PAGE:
Also called regenerative surgery, a bone graft is used to recreate bone and soft supporting tissues lost due to periodontitis. If you have periodontitis, you may be losing bone support around your teeth. In order to avoid extractions, Dr. Roemer or Dr. Kaufman may recommend regrowing the lost bone with a graft.
The goal of bone grafting is to encourage the body to rebuild the bone and other structures that attach a tooth to the jaw. First, one of our doctors will separate the gums from your teeth in order to gain access to the roots and bone. The roots will be thoroughly cleaned, and the holes in the bone will be filled with a graft material that usually consists of your own bone.
After this process is completed, the oral surgeon will put the gums back in place and stitch them together. Over the next few months, the grafted material will be encouraged to grow, which will fill in for lost bone and soft tissue.
A common use of bone grafting is for ridge augmentation. Ridge augmentation can recapture the natural contour of your gums and jaw after the loss of a tooth as a result of trauma, congenital anomalies, infection, or periodontal disease. Achieving an ideal amount of gum and bone as a support to surrounding restorations or implants may require hard- and soft-tissue reconstruction.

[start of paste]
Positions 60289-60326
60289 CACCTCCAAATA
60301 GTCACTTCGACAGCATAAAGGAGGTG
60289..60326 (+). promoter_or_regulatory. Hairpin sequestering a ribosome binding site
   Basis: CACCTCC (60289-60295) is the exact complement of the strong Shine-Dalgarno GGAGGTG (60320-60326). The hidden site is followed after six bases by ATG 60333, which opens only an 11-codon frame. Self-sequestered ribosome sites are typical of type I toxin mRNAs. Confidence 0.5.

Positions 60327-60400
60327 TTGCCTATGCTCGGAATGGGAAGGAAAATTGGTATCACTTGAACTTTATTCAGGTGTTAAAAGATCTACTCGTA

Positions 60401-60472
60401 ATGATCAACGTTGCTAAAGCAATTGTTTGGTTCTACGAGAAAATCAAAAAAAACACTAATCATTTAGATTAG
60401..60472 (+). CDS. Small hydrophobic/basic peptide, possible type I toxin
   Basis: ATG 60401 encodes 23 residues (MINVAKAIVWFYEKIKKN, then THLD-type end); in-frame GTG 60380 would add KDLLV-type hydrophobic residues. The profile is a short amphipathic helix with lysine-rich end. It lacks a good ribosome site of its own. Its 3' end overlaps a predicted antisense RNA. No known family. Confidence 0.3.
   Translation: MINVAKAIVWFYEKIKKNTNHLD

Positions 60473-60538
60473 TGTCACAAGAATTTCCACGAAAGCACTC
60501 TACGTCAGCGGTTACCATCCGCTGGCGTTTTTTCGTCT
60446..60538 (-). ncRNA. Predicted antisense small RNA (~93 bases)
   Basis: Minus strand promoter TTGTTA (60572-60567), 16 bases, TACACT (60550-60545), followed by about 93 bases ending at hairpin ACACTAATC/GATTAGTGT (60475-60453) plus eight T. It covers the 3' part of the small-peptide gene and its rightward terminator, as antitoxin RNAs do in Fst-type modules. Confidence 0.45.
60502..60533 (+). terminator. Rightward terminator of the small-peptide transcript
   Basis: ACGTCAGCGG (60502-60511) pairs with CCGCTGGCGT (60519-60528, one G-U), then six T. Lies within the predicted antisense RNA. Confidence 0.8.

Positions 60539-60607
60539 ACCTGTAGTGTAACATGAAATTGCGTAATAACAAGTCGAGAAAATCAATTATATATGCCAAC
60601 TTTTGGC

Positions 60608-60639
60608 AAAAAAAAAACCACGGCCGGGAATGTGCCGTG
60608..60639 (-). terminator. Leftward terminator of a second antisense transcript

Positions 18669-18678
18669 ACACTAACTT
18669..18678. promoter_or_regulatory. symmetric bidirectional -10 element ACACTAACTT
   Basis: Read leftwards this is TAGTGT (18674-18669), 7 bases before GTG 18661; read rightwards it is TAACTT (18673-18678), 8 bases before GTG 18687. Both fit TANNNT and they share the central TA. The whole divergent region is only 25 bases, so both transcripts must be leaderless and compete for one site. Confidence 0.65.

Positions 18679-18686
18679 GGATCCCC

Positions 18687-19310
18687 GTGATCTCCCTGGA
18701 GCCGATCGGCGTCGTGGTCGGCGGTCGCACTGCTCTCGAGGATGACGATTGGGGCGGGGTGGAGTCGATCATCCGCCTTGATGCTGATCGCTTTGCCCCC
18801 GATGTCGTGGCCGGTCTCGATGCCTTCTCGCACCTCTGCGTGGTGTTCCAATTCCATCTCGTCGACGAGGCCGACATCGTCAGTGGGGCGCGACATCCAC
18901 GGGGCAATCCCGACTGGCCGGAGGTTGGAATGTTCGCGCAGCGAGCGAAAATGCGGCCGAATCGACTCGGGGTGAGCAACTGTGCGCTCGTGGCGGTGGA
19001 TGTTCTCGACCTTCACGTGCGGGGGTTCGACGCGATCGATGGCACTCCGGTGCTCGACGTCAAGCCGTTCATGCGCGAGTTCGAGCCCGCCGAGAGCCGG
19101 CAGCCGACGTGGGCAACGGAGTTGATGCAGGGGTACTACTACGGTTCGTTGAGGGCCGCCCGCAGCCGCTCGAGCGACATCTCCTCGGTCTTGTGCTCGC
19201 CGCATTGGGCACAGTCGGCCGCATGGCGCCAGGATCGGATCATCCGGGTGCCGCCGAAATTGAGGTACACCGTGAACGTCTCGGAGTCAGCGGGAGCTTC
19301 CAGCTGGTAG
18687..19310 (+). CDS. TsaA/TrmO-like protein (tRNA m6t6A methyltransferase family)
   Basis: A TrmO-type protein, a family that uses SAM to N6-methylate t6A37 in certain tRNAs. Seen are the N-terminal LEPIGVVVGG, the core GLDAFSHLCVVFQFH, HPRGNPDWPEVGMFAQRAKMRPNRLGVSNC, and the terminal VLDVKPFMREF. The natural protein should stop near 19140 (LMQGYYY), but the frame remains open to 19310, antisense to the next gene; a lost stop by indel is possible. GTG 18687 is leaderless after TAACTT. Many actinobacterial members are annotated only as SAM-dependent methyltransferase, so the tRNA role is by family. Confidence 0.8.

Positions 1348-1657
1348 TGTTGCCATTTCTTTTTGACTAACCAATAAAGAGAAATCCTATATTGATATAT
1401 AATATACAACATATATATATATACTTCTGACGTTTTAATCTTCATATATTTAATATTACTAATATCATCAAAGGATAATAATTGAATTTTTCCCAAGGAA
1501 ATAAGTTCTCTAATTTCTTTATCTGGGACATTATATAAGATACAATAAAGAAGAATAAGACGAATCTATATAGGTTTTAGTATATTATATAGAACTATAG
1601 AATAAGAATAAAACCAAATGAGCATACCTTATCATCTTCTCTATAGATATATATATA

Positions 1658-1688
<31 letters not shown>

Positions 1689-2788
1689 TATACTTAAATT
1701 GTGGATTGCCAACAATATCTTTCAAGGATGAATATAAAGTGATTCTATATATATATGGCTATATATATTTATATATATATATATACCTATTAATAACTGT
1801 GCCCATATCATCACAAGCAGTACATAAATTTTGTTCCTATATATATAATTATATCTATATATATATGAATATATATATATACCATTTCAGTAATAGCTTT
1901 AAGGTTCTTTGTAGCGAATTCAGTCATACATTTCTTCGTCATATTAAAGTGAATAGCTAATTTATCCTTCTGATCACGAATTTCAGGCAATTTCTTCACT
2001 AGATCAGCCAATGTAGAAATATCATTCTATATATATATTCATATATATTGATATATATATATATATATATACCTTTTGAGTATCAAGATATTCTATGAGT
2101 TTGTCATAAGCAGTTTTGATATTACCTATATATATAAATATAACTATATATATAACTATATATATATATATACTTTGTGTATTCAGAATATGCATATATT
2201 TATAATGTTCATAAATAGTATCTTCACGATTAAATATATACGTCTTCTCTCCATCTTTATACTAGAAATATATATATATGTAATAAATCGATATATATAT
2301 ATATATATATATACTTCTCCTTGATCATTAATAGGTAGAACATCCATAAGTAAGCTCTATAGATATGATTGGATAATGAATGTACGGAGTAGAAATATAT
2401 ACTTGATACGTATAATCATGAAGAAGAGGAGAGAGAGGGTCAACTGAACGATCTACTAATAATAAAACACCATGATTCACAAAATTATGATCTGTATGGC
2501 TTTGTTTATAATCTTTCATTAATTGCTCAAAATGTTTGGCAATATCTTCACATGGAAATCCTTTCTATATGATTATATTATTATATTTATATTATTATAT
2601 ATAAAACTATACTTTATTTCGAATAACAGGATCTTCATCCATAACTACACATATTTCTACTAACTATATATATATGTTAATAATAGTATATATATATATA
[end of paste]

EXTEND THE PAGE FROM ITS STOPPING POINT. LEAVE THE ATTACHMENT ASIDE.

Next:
After the loss of one or more teeth, your gums and jawbone may become indented where the tooth or teeth used to be. This occurs because the jawbone recedes when it no longer is holding a tooth in place.
Not only is this indentation unnatural looking, it also causes the replacement tooth to look too long compared to the adjacent teeth, and can create an area that is difficult to keep clean.
Ridge augmentation uses bone and tissue-grafting procedures to fill in the indented area of the jaw and gums, to leave you with a smooth gum line that coexists with your restoration or dental implant.
Sinus augmentation is performed when there is not enough bone in the upper jaw, or the sinuses are too close to the jaw for dental implants to be placed. During this procedure, we will add bone between your jaw and sinus, in addition to lifting the sinus membrane to make room for the extra bone.
Periodontal disease can cause bone loss, and because of the anatomy of the skull, the back of the upper jaw naturally has less bone than the lower jaw. If your periodontal disease has left you with too little bone in your upper jaw, sinus augmentation can enable Dr. Kaufman or Dr. Roemer to create a healthy foundation for an implant to be placed.
Your oral surgeon will cut into the gum tissue and lift it away from the bone. A small area of bone will be removed, which allows the doctor to push the sinus membrane gently up and away from the jaw.
Then a bone graft will be placed into the space where the sinus membrane was. Once in place, the gum tissue is stitched closed and the bone graft material will begin to grow, to fill in the areas of lost bone. When the grafted material is fully meshed with the existing bone, Dr. Roemer or Dr. Kaufman will be able to place your implant, and return your mouth to an ideal state of function and aesthetics.